Raising a beef cow -Looking for advice and info

Discussion in 'Other Pets & Livestock' started by Tacswa3, Jan 26, 2014.

  1. Tacswa3

    Tacswa3 Out Of The Brooder

    Dec 16, 2013
    I would like to raise ONE cow for my family. I did some searching on the boards, but info I found was back in 08'. I'm looking for some more recent pricing and such.

    I can keep it on my land but there will be no pasture. It would penned and would like an approximate size where the cow would maintain sanity? Lol.

    I could walk it to a nearby field/pasture and let it graze for a change of pace.

    So, I'm wondering what the average cost is for a weaned calf?

    How long will I have to raise it until butcher?

    Cost of hay, grains, etc?

    Average cost of processing form a butcher?

    Oh, and whats the most cost effective fencing I could use for the pen?

    If all goes well IF I decide to do this, I would probably be raising one every year or so.
  2. my sunwolf

    my sunwolf Chillin' With My Peeps

    This is all IMO. I have some experience with grass fed beef, not grain finished.

    As much space as possible is better. You may be able to get by on 200 sq ft while it is young, but I like to have individual adult cows on at lest 1/4 acre each for their own sanity. However, they will eat the grass down so low that it is bad for the pasture. This can cause erosion and excess nitrogen runoff in the long term. To prevent this and save your pasture, you need to rotate even in the wintertime. A method that my neighbors use is to have a paddock area of about 400 sq ft as well as a few acres of pasture. They then raise calves in the paddock all fall and winter, letting them get it muddy and bare, and then release the calves onto the pasture in spring. Then they till the paddock and use it as a garden during the summers. Just to give you some things to think about.

    For a weaned calf, prices change by week and by breed. For a beef breed calf specifically, expect to pay a lot more, especially if it is in good health. For a mixed or milk breed, you will pay less. Remember: you usually get what you pay for. I've seen people get bottle babies for $100 from dairies, but they were sickly little things. Usually, calves that are weaned are a few hundred dollars. $1 per pound is not unusual. You probably want a steer if it's for beef. Milk breed steers go for pretty cheap. Make sure you buy it castrated or know how to castrate yourself. Or, be prepared to pay a vet to do the job. Heifers don't have to be castrated, but they also don't have as fast of a growth rate or get as big.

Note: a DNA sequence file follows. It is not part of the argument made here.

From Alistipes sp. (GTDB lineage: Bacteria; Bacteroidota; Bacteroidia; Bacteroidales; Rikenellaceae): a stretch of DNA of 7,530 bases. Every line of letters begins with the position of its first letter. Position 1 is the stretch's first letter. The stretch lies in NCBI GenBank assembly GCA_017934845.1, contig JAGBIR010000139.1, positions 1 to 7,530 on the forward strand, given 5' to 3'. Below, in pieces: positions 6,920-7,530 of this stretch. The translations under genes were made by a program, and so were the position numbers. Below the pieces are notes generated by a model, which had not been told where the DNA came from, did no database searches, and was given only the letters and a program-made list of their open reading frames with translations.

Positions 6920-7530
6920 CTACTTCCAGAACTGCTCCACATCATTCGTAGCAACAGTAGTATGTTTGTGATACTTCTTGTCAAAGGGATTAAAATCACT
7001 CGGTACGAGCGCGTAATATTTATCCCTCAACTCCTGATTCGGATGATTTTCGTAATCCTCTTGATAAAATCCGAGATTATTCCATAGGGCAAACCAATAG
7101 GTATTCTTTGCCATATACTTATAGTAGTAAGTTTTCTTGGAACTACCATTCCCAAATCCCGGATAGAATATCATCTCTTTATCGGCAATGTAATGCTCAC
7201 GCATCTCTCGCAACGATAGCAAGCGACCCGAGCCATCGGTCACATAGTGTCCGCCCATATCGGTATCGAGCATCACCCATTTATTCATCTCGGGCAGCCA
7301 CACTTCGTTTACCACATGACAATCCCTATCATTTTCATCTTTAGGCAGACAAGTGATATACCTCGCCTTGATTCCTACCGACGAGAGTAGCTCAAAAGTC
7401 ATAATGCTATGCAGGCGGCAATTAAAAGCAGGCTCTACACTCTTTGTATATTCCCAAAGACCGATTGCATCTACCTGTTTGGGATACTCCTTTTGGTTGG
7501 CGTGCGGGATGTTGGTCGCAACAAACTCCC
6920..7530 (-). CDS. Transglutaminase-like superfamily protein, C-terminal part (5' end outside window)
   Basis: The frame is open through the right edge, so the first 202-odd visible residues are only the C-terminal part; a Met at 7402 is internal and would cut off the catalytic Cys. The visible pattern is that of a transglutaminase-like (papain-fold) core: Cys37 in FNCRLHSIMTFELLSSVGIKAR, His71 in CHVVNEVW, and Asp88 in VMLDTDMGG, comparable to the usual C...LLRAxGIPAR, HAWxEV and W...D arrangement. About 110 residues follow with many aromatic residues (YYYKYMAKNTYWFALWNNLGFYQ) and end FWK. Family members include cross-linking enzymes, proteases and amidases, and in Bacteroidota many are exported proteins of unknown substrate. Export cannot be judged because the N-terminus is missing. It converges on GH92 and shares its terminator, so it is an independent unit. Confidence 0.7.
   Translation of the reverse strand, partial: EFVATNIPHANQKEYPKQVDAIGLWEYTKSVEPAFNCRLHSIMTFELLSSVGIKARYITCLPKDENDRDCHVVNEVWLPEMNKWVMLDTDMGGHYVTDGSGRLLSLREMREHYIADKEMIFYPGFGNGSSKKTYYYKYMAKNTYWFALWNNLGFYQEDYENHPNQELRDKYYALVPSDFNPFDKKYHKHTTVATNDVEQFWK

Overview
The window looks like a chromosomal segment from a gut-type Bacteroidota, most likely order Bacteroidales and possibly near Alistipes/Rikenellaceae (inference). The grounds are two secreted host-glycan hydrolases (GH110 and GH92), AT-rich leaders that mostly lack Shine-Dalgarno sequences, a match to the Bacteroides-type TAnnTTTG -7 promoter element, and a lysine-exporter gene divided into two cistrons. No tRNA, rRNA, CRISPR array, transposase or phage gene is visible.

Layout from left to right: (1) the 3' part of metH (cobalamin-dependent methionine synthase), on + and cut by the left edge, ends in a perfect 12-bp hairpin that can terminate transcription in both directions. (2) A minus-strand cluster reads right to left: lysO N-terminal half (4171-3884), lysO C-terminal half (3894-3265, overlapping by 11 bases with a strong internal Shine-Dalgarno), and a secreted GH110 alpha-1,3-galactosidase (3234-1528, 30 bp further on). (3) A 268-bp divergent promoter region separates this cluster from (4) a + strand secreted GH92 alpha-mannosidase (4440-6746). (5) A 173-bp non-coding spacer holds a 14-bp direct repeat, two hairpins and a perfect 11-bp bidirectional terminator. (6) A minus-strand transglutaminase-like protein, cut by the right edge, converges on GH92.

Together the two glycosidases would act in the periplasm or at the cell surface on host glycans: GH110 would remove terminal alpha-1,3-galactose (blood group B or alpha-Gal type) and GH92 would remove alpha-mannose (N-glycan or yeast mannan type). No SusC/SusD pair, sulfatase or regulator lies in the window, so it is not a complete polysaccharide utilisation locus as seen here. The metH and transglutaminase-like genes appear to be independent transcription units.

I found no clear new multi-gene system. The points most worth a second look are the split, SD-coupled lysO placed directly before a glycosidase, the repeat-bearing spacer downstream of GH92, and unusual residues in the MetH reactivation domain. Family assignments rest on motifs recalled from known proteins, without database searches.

Cows do MUCH better if they have friends. Without company, they will bawl all day and will want to be friends with you. If you just have one, you must spend a good deal of time with it for its mental health.

    The ideal age for slaughter is between 12 and 24 months, depending on how much meat you want. Most people I know slaughter around 18 months. Some people buy weaned yearlings in the spring, raise them on grass acreage, and slaughter them in the fall.

    Around here, I can get decent quality round 5x5 bale of hay for $20 to $30, not including delivery. I've heard that it's more expensive in other parts of the country, so you'll have to check local prices. These round bales are hard to maneuver as they tend to weigh a few hundred pounds, sometimes up to a ton depending on how tight they were rolled. A decent quality 5x5 round bale can last a 500lb steer between 2-4 weeks. It depends on the current temp, your cow's genetics, protein content of the hay, age of the hay, field or barn stored, etc.

    Grain is much cheaper, which is why people use it. Around here, I pay $20 for 100lbs of 16% protein sweet feed. I have never fed grain as part of the diet, only as supplement, so I couldn't tell you how long that would last you.

    No idea on processing costs, but it is fairly expensive to just have one cow done as opposed to a group.

    Most cost-effective fencing for a steer would be electric, in my opinion. But, if he's not aggressive and if he has enough room, you might find it cheaper to use heavy-duty t-posts with some tight wire strands. Anything you can get for cheap or free would be the most cost-effective.

    That's my 2 cents on the subject!
  3. res

    res Chillin' With My Peeps